Lyme affects every part of your life. So it kind of affects how I’m able to do anything, whether it’s my art or working or, you know, the past few months I haven’t really been doing anything. I’ve really just been at home focusing on taking the medication I have to take within the day. That was another thing about the photo shoot that I wanted to be reflected.

If you’ve seen any of the photos where I’m surrounded by pills, those are mine. All of those bottles, those aren’t props. I wanted to really showcase what it really is. In terms of the dead flowers hanging around, the song is called “Decay,” and I’m talking about how it sometimes feels like I’m withering away or wilting away. It was really important for the photo shoot to be composed the way it was, because on the surface the photos just look really beautiful, but then you look a little closer and it’s like “Oh there’s pills everywhere, oh, the flowers are dead.” And that’s Lyme. People look at me and they’re like ,“Oh you look great, have you lost weight?” and I’m like, “Uh, I’m dying.” It’s an invisible illness.

A number of prominent artists have been open about their experiences with chronic illness, for example Missy Elliot with Graves’ disease. Is there anyone you were thinking of when you decided to talk about your experiences with Lyme?

Missy has definitely been open about her struggle. Recently I saw that Mariah Carey said that she’s been struggling with bipolar disorder for years and wanted to finally speak out on that. When you have a platform—and my platform isn’t even that big yet—but I think you kind of have a responsibility. You know, I understand wanting to keep your private life private, especially if it’s a painful thing or a traumatic thing, but you can also save lives.

When you were first figuring out the cause of your symptoms, did you feel like you had to do a lot of self-advocacy? What advice would you give to someone who is struggling with doing that work?

I’m the kind of person who is not afraid to research, is not afraid to ask questions, and has kind of an inquisitive inclination about me. I realized I have to help myself, and I have to continue to obviously seek out people who have medical training and who can help me, but I have to be the number one person in my corner. And that’s the advice that I would give to anyone who’s feeling like they’re not being heard or they’re going through something serious. Do not just succumb to your situation, don’t stop demanding answers, don’t stop asking questions, don’t stop doing your own research.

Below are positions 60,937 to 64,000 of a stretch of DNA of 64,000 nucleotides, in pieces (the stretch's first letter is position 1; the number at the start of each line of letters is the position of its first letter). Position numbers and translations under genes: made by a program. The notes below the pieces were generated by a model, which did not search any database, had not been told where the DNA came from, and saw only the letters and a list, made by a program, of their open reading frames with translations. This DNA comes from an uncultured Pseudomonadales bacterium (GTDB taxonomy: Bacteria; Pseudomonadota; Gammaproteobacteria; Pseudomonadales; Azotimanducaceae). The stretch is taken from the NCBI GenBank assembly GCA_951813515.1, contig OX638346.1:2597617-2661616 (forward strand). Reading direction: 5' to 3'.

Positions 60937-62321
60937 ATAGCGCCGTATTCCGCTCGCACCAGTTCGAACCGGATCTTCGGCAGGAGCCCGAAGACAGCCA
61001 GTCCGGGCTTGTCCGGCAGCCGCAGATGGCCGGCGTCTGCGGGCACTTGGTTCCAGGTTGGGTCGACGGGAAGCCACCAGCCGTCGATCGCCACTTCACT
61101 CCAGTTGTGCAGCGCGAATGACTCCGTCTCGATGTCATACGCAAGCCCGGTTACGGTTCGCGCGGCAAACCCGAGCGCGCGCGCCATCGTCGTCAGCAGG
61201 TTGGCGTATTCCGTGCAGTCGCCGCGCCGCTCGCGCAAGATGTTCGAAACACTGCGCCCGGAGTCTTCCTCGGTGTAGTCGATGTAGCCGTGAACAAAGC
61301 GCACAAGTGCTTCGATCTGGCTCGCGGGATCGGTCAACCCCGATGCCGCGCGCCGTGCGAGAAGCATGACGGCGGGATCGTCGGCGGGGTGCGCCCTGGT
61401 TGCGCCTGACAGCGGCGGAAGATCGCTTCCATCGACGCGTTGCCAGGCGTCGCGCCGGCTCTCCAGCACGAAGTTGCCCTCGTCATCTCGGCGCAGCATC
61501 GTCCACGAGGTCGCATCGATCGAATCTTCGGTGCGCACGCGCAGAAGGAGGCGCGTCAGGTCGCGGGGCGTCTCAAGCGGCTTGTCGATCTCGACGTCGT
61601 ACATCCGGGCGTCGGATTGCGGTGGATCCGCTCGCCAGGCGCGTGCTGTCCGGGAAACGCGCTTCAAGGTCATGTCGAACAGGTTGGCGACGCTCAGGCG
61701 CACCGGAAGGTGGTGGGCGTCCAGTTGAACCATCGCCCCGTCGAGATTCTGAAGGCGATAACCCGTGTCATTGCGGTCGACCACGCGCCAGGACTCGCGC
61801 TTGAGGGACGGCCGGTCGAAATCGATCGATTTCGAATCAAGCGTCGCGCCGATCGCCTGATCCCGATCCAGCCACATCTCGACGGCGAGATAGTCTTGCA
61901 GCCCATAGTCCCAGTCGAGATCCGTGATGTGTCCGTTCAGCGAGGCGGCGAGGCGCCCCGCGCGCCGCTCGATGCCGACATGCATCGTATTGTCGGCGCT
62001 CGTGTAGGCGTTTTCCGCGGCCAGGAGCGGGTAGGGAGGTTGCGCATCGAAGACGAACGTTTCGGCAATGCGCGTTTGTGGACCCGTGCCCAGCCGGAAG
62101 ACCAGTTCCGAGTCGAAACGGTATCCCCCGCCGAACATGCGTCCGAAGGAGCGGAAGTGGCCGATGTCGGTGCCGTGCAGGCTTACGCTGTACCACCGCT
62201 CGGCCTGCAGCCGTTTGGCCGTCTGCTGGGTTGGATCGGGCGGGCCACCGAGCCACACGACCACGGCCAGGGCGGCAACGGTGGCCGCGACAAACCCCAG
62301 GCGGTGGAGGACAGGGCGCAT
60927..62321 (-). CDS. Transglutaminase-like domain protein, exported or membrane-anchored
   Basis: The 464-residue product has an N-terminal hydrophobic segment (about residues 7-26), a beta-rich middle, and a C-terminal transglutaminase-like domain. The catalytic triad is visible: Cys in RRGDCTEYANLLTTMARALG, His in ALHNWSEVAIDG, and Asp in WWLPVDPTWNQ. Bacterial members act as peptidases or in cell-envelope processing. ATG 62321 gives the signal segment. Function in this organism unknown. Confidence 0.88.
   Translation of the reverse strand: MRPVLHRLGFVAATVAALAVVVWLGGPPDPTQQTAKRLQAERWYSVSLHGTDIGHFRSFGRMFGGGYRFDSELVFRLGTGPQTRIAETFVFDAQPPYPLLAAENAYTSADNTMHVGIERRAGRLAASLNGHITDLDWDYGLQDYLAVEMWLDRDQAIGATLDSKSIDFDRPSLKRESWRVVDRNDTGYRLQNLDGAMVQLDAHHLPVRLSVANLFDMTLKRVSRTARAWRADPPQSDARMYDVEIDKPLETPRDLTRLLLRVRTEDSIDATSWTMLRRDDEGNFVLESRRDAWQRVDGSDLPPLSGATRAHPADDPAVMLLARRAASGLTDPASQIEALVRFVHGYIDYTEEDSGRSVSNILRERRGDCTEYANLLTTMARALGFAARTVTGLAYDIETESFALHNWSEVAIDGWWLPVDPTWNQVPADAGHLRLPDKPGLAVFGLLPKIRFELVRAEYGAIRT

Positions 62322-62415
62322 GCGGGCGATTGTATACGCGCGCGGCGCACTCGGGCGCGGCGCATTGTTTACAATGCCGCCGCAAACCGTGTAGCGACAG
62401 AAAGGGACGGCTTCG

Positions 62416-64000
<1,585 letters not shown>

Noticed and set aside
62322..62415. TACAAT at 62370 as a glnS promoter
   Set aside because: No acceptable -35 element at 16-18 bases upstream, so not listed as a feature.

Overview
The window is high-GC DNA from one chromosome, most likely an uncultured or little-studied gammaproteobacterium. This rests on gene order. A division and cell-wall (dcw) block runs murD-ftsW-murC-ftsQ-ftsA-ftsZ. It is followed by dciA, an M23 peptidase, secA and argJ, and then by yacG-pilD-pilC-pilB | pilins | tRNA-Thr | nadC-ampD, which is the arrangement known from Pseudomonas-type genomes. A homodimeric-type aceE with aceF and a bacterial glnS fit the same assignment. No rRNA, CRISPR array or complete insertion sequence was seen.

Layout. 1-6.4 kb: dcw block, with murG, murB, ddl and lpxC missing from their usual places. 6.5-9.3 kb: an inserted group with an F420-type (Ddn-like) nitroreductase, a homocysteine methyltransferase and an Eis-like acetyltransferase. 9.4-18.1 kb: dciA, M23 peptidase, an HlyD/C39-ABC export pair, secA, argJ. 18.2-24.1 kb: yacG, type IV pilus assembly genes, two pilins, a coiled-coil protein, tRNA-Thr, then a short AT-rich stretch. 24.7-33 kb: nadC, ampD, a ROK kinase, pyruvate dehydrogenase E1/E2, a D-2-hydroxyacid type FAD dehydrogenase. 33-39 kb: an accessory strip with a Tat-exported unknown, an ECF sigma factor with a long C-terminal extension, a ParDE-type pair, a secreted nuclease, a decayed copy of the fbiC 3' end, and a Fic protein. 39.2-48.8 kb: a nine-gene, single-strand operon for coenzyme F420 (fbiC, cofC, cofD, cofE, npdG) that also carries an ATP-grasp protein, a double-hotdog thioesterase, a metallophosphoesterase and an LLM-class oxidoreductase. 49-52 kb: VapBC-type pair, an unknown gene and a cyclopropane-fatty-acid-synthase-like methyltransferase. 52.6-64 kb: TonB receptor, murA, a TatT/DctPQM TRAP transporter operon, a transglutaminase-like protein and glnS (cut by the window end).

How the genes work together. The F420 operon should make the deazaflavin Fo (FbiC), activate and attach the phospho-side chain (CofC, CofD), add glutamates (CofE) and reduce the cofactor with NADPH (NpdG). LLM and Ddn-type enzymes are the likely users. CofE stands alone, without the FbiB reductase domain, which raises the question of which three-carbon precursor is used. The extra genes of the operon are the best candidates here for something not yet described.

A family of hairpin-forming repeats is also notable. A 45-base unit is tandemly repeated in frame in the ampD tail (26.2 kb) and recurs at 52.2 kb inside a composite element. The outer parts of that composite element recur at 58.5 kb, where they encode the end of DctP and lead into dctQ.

Are there other things we didn’t touch on that you really want to get out about your experiences or about the project?

I just really want the conversation around chronic illness in general to start shifting toward really getting to the bottom of root causes, not just pinpointing and treating symptoms, not dismissing people when they’re saying “No, I know something is wrong.” You know, really believing people.

Akenya will next perform during “Chicago Overground,” a live Lumpen Radio show that’s part of “68+50,” a series of programs from Illinois Humanities and the Public Media Institute commemorating the 50th anniversary of the activism during the summer of 1968 in Chicago. Vocalo’s Ayana Contreras will host and the AACM Great Black Music Ensemble and Sam Trump will also perform, among others. September 16, 2pm-6pm, at the Co-Prosperity Sphere, 3219 S. Morgan St. $10. All ages.

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Joshua Falk is a contributor to the Weekly. He’s a graduate student and data scientist living in McKinley Park. This is his first piece for the Weekly.